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Hi,

I've just signed up at Experience Project last Monday and I want to share my story with you.

In 2006, I've been diagnosed with bipolar disorder by my first psychiatrist although, when I researched about schizoaffective disorder, I felt that I had a misdiagnosis even if the medication for both illnesses are the same.  Anyway, I've been under medication for more than 3 years now and so far, I've been okay.  I was able to work from home after a few months into my medication and I've even been able to financially support my parents.

I've attempted many times to apply for work in an office but I feel scared about the possibility of having a relapse.  I've already talked about this with my current shrink and her solution for this was to increase my mood stabilizer and anti-psychosis medication.  I don't know if that would work but I'm crossing my fingers.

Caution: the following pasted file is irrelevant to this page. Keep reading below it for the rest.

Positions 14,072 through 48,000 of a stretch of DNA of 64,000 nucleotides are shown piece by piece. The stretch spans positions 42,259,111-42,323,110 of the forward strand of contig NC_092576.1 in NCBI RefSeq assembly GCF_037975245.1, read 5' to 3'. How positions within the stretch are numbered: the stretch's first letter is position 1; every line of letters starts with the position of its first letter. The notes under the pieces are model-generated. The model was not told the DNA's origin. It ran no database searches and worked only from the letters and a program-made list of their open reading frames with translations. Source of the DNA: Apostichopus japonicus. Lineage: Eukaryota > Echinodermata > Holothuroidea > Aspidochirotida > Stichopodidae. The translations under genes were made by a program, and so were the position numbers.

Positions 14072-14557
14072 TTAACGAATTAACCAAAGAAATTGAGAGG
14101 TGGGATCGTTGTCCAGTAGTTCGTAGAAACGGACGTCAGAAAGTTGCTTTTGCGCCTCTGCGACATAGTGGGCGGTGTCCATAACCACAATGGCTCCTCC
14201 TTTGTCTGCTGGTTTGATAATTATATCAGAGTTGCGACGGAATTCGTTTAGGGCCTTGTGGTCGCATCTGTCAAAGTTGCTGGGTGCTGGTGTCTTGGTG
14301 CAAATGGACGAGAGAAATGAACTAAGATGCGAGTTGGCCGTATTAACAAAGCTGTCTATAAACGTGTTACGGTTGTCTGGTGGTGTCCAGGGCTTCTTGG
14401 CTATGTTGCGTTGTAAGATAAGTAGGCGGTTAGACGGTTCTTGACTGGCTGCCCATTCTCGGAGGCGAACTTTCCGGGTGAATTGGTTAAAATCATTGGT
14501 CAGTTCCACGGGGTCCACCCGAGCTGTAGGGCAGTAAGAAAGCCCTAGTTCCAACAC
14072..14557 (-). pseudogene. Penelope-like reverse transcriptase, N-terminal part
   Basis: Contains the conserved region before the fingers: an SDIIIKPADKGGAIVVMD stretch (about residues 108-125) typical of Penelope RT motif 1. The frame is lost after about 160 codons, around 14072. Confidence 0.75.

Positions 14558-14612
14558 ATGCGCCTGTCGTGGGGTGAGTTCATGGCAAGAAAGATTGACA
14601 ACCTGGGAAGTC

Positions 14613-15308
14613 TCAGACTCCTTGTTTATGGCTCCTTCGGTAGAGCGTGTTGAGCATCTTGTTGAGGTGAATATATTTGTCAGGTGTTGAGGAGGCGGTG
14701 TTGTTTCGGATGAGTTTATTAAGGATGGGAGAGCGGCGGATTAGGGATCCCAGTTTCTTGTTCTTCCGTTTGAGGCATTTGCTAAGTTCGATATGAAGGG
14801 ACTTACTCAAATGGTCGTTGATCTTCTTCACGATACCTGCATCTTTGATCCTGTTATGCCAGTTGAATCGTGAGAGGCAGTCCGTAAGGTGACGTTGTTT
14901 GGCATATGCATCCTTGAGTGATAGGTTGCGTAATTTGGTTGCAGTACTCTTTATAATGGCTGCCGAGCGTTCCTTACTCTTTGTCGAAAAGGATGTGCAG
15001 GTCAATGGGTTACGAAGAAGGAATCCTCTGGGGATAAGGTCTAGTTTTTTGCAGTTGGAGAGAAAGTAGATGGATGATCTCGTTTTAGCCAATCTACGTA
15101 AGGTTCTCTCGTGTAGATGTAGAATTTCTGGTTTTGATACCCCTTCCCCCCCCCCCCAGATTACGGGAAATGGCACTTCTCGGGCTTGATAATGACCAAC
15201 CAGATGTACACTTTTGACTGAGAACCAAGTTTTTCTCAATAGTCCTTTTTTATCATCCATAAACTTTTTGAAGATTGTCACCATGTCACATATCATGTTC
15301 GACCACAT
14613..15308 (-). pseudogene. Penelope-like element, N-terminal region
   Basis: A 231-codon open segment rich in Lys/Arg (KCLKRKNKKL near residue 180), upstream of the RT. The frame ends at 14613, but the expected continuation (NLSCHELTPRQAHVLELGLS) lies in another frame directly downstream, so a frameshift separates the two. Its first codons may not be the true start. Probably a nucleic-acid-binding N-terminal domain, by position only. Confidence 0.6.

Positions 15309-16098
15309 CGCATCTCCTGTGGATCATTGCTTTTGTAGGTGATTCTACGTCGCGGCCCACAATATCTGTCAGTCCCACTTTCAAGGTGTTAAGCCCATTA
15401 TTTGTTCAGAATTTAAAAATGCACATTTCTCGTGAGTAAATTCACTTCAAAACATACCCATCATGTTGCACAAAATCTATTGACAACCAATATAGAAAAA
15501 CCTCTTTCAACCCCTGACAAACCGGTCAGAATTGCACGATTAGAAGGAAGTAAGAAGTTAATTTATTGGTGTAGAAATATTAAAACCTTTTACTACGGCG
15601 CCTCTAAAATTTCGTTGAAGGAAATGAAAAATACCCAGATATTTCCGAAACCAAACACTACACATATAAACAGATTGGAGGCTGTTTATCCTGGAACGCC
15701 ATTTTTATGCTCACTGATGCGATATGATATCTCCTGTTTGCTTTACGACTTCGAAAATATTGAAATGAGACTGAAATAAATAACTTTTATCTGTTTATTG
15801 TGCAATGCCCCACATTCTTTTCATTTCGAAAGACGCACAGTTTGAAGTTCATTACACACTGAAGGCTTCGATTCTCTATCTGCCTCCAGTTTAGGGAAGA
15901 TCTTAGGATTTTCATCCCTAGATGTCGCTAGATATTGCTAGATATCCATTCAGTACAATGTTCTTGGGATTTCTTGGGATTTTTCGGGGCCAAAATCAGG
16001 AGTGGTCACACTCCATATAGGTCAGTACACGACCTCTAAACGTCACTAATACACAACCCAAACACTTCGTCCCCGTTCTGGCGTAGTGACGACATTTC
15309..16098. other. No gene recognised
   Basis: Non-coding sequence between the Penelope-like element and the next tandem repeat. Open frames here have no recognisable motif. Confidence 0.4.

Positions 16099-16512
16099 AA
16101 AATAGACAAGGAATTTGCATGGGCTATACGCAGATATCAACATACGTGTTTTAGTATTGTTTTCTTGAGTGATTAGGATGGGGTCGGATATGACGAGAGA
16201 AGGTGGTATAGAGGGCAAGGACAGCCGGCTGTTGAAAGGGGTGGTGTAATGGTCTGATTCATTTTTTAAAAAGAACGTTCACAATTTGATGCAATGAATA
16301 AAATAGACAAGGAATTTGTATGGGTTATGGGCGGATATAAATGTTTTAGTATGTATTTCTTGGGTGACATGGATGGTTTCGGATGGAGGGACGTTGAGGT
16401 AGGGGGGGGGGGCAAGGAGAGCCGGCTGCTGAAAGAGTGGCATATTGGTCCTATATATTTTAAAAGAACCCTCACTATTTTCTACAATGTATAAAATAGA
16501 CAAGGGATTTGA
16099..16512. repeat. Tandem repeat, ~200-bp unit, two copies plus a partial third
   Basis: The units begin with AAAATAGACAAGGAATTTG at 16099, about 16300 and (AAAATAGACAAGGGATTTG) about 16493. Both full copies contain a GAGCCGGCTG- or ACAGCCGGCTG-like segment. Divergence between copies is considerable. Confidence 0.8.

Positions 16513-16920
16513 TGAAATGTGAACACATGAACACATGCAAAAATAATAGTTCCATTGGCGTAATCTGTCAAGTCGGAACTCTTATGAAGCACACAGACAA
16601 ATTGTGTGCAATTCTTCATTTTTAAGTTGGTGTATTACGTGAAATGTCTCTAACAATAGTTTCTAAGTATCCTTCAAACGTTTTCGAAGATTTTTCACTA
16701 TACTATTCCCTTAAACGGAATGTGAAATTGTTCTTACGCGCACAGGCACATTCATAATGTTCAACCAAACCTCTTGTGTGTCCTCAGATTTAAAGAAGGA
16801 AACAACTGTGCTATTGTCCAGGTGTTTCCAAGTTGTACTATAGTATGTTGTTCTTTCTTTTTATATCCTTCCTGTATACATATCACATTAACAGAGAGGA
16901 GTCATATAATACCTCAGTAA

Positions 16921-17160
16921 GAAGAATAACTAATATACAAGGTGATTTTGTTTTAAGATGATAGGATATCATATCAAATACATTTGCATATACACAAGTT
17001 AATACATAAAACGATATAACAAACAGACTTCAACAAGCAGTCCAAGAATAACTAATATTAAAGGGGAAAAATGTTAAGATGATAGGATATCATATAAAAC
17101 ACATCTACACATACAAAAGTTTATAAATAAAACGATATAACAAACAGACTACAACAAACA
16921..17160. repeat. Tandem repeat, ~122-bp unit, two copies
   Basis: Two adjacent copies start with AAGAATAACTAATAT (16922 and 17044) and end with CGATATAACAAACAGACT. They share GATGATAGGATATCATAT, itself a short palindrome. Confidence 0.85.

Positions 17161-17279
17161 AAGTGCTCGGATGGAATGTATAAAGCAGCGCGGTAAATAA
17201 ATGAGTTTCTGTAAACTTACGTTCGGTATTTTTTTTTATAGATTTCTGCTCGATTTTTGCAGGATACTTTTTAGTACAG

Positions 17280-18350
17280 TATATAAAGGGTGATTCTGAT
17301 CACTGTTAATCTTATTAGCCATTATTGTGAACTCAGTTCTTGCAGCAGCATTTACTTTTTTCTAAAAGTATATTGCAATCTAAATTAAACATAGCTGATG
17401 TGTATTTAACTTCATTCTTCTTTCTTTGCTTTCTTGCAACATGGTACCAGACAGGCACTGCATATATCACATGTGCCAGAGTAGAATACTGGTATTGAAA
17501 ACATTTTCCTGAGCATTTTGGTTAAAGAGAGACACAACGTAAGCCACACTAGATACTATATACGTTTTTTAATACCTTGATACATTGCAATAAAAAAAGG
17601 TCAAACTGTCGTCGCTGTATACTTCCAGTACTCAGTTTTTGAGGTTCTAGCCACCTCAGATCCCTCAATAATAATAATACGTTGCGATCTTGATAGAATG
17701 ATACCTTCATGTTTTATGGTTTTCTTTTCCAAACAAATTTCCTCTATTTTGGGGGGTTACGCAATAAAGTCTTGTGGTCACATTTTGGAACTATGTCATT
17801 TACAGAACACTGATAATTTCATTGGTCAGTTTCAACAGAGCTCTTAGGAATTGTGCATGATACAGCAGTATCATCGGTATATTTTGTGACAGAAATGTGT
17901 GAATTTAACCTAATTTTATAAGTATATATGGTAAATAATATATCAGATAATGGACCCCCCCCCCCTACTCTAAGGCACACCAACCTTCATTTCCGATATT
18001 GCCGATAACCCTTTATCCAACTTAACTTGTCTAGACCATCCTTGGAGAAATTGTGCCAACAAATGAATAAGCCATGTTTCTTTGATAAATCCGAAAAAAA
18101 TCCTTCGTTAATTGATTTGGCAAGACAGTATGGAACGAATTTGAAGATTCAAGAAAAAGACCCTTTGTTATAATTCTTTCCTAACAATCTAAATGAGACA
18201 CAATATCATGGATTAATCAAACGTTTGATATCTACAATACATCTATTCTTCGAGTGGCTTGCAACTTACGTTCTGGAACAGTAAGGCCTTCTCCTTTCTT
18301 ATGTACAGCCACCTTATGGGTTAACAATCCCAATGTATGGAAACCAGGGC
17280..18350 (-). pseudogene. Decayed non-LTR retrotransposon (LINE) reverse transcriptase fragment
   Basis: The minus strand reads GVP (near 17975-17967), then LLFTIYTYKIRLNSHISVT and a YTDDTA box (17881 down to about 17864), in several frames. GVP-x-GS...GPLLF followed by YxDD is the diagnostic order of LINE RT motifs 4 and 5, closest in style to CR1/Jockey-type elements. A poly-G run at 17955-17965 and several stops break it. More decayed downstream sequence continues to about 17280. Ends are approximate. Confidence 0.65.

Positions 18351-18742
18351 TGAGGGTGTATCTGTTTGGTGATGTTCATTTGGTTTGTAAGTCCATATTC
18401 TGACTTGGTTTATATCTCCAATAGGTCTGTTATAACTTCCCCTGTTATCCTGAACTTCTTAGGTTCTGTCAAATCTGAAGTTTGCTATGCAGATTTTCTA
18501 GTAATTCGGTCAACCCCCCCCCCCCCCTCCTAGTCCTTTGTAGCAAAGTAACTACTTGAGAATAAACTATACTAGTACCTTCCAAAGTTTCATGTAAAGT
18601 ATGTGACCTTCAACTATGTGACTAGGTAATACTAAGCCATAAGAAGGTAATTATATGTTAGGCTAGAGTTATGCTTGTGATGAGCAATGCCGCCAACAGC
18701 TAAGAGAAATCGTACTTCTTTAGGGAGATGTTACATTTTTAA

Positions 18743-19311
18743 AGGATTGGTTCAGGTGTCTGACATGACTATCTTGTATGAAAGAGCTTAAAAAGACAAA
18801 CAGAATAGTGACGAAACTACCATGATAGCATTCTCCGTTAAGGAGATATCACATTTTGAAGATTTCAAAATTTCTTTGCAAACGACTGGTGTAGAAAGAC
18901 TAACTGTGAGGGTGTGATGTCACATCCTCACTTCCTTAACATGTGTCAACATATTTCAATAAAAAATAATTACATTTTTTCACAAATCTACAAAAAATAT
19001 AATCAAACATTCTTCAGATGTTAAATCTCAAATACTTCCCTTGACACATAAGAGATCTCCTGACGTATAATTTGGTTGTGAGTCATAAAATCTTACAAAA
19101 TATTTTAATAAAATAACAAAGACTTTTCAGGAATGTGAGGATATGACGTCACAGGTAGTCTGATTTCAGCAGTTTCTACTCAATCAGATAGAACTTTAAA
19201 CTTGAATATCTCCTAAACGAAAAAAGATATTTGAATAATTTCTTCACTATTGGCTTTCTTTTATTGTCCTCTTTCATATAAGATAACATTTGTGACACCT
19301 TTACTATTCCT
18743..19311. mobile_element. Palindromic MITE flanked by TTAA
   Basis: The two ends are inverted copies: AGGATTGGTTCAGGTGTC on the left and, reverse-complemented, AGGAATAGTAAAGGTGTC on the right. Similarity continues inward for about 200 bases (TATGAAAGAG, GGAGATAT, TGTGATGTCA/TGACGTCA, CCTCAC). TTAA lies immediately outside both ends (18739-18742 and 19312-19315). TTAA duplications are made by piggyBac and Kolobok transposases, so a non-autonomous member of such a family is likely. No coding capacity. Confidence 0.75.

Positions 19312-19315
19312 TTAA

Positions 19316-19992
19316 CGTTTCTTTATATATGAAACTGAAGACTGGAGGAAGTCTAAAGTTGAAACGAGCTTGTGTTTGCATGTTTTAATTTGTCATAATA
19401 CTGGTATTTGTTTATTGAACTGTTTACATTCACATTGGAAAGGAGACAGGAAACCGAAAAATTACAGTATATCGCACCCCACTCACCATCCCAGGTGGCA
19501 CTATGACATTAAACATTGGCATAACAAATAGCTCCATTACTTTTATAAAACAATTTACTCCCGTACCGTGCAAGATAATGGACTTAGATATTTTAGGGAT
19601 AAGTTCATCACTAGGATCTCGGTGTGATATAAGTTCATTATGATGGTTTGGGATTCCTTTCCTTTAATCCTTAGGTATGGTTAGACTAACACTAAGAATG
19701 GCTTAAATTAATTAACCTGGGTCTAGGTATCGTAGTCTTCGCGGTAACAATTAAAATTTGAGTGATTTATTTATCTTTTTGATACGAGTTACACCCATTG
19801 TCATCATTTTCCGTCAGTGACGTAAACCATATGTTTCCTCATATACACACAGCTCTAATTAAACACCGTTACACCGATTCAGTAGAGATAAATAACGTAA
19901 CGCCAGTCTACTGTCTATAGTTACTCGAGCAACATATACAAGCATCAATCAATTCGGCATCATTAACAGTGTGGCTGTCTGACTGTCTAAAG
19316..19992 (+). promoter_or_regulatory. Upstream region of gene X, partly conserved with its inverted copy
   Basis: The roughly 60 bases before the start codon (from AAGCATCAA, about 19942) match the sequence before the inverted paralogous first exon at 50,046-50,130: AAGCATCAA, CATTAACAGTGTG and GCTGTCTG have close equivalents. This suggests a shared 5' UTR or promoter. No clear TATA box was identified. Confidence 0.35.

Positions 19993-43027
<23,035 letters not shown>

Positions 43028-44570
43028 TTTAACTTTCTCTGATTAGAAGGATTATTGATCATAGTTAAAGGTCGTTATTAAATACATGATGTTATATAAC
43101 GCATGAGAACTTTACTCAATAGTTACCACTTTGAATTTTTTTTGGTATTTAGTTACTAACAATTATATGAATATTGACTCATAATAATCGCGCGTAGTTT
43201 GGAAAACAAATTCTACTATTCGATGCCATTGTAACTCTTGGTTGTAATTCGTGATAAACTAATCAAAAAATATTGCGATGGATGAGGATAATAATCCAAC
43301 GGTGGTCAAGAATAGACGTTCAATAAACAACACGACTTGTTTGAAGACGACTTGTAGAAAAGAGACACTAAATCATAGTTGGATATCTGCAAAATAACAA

Also, although my family have witnessed how I was when I have first gotten sick, I feel that they are still in denial and they chose to just completely ignore it.  It's painful on my part because I was expecting them to be the first ones to really understand how I feel, what I've been through and how I'm coping right now.  But I guess it is difficult on their part because they haven't experienced it themselves.  And this is why I have joined this forum.  I'm hoping that through this, I would be able to meet people who really understand about psychological illness, get their advice and also dispense some of mine.

Btw, does anyone here who has schizoaffective disorder but is able to work in an office?  How do you cope while you work?  Also, what tips can you give to make your family understand your illness?